ALAN: FrightFest is comprised of so many movies that the four of us can’t do everything. So it’s easy for me not to have anything to do with the movies I don’t like. I must qualify this by saying some of my pet hates have gone on to do very well and achieve a status I’m astonished by. Nobody knows anything really, so it’s just my personal taste in the end. Even though I do get paid by many outlets to reveal that taste. 

GREG:  My opinion doesn’t really affect my job because films I don’t like might have promotable assets like a good cast, good images, well known director etc.

FW: Greg – as the PR – do you find it more of a liberty when talking films up? Is it a case that you will remove your opinion completely when doing your job?

GREG: Yes, as I said, if I’m not asked I don’t say anything.  Although if I really like a film I will show my enthusiasm in more ways and probably, naturally, work a bit harder to promote it.

FW: The four of you are still here – but as it grows have you found that you need to increase the staff that work on the festival? Can you give us a rough outline of the types of people you have involved in the lead up to and the execution of the festival?

GREG: Yes, Team FrightFest grows every year. We now have an events team at the Empire that does everything from getting Paul McEvoy his coffee to ticket allocation. We try and employ nice people as they have to deal with a lot of talent and if they like horror films then even better!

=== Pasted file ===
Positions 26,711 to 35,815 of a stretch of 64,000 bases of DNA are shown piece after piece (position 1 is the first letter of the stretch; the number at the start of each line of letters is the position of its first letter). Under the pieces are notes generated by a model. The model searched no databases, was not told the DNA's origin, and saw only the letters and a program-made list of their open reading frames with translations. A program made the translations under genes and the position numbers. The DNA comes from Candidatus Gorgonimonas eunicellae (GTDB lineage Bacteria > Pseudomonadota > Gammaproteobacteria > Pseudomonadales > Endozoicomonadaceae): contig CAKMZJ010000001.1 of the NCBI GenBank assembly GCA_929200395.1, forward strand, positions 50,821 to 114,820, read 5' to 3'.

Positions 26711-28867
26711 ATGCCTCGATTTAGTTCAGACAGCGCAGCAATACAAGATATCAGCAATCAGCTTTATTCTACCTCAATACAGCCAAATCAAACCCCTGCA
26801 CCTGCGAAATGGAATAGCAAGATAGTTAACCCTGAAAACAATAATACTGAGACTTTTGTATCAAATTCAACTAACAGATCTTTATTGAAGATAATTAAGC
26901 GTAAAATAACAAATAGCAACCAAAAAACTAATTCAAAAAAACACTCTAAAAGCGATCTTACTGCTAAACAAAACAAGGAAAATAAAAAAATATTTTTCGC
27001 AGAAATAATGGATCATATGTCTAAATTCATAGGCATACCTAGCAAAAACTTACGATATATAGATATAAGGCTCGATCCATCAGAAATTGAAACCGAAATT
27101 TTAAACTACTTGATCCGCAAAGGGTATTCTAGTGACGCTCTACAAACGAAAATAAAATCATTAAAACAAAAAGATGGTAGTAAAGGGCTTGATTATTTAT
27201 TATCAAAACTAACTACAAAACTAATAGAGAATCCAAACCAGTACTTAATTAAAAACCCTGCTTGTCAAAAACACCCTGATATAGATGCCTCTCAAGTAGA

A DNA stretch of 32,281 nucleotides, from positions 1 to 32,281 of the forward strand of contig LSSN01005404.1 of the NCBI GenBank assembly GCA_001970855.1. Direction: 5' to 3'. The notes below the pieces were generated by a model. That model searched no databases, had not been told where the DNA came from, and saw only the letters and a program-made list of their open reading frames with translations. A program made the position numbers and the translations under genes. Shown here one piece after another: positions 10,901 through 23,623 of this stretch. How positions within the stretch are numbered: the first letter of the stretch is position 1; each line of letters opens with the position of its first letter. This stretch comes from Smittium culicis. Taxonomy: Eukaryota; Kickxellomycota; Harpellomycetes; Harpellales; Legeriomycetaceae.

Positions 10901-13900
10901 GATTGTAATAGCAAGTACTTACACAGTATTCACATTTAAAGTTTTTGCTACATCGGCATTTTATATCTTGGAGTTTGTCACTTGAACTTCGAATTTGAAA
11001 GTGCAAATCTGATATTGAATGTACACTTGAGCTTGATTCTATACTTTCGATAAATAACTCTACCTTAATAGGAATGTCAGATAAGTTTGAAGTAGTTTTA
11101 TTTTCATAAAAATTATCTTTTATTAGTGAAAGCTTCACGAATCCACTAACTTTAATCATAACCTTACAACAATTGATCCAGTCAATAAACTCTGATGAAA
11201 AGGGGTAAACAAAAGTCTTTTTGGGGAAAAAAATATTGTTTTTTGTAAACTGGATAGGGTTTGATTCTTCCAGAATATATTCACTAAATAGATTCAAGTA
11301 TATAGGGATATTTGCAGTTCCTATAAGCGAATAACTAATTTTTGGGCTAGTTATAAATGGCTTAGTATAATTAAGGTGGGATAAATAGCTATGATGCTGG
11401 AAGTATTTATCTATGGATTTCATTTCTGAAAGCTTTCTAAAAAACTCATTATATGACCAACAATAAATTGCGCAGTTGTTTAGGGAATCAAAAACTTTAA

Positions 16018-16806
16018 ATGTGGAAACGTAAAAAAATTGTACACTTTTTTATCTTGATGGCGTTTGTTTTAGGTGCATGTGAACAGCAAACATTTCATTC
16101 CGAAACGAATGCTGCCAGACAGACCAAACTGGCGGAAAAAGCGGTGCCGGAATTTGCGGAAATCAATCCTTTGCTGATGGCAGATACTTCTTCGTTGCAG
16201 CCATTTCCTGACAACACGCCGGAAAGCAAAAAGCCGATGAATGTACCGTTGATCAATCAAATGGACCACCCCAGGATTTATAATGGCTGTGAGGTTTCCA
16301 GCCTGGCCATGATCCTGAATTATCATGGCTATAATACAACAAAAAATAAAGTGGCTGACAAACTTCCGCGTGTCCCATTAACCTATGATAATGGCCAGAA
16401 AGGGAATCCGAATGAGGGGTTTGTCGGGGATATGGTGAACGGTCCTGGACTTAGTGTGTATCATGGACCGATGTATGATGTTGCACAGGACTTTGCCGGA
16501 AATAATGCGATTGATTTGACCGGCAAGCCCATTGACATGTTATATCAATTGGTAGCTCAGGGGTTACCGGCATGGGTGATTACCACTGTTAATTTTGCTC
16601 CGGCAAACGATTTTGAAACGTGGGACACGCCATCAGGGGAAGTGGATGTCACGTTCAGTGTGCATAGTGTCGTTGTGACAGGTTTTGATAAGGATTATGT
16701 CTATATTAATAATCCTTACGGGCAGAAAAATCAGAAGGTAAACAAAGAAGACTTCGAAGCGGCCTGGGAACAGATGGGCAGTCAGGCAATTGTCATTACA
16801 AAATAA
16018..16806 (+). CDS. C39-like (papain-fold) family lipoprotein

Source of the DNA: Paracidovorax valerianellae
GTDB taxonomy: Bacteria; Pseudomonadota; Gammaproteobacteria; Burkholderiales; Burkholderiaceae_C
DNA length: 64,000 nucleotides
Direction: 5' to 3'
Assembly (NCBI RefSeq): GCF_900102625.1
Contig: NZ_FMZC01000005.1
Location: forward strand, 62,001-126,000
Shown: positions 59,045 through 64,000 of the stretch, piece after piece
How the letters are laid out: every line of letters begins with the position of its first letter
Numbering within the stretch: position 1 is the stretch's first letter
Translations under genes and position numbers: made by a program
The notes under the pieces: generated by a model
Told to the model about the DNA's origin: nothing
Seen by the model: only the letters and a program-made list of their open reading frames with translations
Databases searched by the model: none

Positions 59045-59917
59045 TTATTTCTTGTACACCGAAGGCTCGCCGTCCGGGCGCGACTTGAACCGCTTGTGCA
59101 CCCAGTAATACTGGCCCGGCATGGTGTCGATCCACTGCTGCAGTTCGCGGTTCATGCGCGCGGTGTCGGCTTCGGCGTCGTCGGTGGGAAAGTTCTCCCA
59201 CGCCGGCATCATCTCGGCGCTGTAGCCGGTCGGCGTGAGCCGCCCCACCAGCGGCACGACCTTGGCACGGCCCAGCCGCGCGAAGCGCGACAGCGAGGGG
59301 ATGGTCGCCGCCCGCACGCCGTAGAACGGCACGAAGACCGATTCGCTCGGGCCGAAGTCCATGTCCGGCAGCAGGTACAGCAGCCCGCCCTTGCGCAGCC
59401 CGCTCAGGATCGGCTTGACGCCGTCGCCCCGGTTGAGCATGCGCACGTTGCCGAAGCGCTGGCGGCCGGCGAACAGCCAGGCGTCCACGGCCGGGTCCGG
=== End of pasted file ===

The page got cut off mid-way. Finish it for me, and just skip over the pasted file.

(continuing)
ALAN: Paul’s partner Johanna is our saviour in this regard – she selects media studies students/would-be filmmakers to help out over the five-day period. We used to do it all ourselves of course, but it’s physically impossible for us now to oversee the goodie bags, tickets, general running and also talk to the fans. That’s a key component of the whole event to us. FrightFesters want to interact with us so we have to delegate the chores elsewhere and Johanna always find great people willing to sacrifice themselves on the altar of FrightFest horror.

FW: Has any of this penetrated the top level of organisation of the schedule? Do others outside of the four of you have a say?

GREG: Well, we have a guy call Nick Gibbs McNeil who helps us with sponsorship and advertising. He’s a trusted member of the team and we listen to his advice. But then again, we try and listen to anyone who has something valid to say about the running of the festival. But we do try and spot hidden agendas!